Outside of the multiplayer modes, though, there isn't actually all that much more to Tetris Ultimate. For all intents and purposes, it's just Tetris. Don't get us wrong, that's definitely not a bad thing - but it'd be nice to see a few more modes in here to keep things interesting. A puzzle mode, for example - or even a changing background as found in Tetris DS would have helped keep things fresh - but instead, all we have is a dull dark blue background that never changes, paired with a soundtrack that takes the upbeat Tetris tune and turns it into something that wouldn't seem out of place at a funeral - or at the very least in a Tetris inspired murder drama.
With several modes that are only playable against an opponent, it's something of a relief for those of us without a regular play partner that you can choose to either team up with, or play against, one of four different AI "bots" - but, sadly, this isn't as handy as it sounds. With just four bots on offer, each with a different difficulty level, it's beyond daft that each bot can only be used once - so if you want to play a team versus game against the computer, you can't just set all the computer players as easy - instead, you'll have to divvy up the easy, medium and hard bots between the two teams. Why it won't let you stack the game with three normal bots, or even three hard ones is anyone's guess - but for those who don't have anyone around to regularly play against, it's worth bearing in mind.
By way of offering the game some sort of replay value, Tetris Ultimate also has a kind of in game ranking system for you to climb the ladder of, and a number of trophies/awards to be earnt. Unfortunately, you can only rank up by clearing a certain level in Marathon mode (reach level 20, 24, 28, etc), which seems a bit of an oversight, as rather than gaining XP for clearing lines, or something similar, reaching the max level will be well beyond the grasp of anyone but the world's greatest Tetris ninjas, seeing as anything beyond level 15 is way too fast for us. With Tetrominos instantly dropping, you don't even have time to blink before that L piece has perched itself in the most awkward place possible - and probably had a few more pieces latch next to it. It's seriously superhuman stuff - but it also means you can never be a true Tetris master until you've beaten it.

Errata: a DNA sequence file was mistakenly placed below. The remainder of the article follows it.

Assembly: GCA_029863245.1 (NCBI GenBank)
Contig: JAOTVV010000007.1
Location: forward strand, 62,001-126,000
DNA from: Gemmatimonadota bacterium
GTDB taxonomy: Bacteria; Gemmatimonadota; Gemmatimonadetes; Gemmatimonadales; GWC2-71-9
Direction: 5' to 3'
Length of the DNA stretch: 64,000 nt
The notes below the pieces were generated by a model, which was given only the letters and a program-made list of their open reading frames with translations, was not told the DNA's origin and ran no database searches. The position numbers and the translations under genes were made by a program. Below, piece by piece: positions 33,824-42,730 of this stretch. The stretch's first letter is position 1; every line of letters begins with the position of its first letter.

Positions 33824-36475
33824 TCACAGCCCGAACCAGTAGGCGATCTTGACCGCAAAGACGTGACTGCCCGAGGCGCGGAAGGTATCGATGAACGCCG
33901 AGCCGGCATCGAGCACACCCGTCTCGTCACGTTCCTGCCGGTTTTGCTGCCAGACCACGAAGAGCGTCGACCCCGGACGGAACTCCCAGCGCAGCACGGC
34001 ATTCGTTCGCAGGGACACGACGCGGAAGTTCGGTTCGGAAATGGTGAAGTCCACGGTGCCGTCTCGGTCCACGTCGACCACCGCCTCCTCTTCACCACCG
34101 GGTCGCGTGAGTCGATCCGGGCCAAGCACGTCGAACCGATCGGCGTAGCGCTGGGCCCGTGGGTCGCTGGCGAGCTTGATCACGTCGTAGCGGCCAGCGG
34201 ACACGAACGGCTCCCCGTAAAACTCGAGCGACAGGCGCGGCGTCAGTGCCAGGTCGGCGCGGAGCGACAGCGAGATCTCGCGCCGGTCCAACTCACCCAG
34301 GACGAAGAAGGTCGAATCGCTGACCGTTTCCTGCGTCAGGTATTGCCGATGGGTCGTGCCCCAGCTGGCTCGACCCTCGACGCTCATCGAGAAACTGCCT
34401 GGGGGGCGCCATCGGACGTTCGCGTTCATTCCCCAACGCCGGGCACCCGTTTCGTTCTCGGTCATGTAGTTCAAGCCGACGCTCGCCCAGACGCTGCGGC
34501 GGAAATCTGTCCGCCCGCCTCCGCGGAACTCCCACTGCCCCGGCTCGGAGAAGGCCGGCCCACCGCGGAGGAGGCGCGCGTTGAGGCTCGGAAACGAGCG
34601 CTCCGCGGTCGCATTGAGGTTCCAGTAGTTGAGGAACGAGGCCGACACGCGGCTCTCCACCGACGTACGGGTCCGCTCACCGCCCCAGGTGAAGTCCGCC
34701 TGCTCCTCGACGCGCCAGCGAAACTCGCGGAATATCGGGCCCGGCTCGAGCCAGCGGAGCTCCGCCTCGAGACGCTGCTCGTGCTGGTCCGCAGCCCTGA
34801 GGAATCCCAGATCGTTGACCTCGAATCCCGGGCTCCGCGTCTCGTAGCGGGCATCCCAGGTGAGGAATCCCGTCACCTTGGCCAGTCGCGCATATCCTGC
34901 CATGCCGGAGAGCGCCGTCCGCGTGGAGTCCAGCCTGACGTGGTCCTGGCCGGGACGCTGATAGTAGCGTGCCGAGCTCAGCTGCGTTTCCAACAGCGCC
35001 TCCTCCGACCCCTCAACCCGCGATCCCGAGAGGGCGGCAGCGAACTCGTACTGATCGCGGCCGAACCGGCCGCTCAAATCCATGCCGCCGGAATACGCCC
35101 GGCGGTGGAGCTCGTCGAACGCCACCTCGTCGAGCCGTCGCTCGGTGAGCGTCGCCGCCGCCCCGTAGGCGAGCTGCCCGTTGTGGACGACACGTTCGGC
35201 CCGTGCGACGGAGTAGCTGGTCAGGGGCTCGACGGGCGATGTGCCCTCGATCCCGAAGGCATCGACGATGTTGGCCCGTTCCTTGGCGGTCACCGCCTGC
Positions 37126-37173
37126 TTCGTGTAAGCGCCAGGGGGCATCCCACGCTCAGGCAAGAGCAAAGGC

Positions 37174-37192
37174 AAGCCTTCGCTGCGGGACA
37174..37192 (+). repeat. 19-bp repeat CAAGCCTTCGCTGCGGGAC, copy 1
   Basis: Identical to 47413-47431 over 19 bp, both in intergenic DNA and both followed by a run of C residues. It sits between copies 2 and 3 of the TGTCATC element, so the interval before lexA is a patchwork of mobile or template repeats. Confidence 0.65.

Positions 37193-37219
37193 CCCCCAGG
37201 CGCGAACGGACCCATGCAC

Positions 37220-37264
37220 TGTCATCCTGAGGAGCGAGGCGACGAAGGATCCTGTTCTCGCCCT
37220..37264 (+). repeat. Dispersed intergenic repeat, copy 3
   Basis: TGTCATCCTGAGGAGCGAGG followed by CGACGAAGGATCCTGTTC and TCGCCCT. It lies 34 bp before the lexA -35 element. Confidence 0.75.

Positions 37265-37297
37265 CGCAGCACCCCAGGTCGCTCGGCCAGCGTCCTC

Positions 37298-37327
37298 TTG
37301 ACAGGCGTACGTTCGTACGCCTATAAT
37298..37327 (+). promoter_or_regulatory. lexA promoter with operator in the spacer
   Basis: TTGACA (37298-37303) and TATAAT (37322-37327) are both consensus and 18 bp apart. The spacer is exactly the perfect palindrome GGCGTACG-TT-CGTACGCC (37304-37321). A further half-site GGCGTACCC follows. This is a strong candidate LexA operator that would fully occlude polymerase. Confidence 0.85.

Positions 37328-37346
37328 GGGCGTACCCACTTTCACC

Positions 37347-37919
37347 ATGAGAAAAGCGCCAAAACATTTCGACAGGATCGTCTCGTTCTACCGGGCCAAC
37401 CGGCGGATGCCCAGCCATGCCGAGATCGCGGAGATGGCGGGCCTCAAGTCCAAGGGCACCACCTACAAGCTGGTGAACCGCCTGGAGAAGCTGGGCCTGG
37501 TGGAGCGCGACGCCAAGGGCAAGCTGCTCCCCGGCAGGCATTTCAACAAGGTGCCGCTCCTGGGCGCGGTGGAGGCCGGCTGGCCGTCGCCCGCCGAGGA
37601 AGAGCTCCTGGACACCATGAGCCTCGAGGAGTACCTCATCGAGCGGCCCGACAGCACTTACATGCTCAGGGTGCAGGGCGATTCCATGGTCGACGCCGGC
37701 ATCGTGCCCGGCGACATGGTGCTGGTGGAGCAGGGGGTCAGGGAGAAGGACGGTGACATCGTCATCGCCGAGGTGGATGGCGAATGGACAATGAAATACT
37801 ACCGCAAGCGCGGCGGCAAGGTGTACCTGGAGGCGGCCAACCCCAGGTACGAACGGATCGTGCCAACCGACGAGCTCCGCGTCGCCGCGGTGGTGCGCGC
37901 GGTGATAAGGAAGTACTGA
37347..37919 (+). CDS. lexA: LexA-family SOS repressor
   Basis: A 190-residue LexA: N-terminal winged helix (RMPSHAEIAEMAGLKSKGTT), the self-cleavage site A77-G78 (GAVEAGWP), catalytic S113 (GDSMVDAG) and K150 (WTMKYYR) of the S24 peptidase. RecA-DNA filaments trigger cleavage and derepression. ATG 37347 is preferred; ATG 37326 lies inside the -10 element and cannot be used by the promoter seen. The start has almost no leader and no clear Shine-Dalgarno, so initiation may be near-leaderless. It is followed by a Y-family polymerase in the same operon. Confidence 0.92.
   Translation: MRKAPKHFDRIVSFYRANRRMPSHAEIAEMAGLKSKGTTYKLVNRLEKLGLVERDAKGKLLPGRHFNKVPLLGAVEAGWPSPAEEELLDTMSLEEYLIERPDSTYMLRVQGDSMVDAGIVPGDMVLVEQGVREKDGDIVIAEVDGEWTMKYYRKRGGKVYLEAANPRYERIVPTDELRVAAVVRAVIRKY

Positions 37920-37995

The trophies are similarly disappointing. From playing 30 games with friends (which should be easy if you have two controllers), to dropping 80 Tetrominos per minute, finishing Sprint mode in under 60 seconds, or clearing 30 lines a minute (which should be easy if you have four hands and eyes), there's a decent spread here, but again, perhaps slightly too many that are only really going to be achievable by the Tetris elite, rather than the everyman.
Still, at a budget price, and with plentiful multiplayer options - including the much appreciated support for local multiplayer - and co-op play - Tetris Ultimate is nothing to be sniffed at. If you're a Tetris fiend like certain members of the Everybody Plays staff, you'll certainly get your money's worth here, whether you're playing in multiplayer, or on your own - and let's face it. If you're looking for a game to eat up a few short minutes (which soon becomes half an hour, which soon becomes several hours), there's none more pick up and play, and few with more "one more go" appeal than Tetris.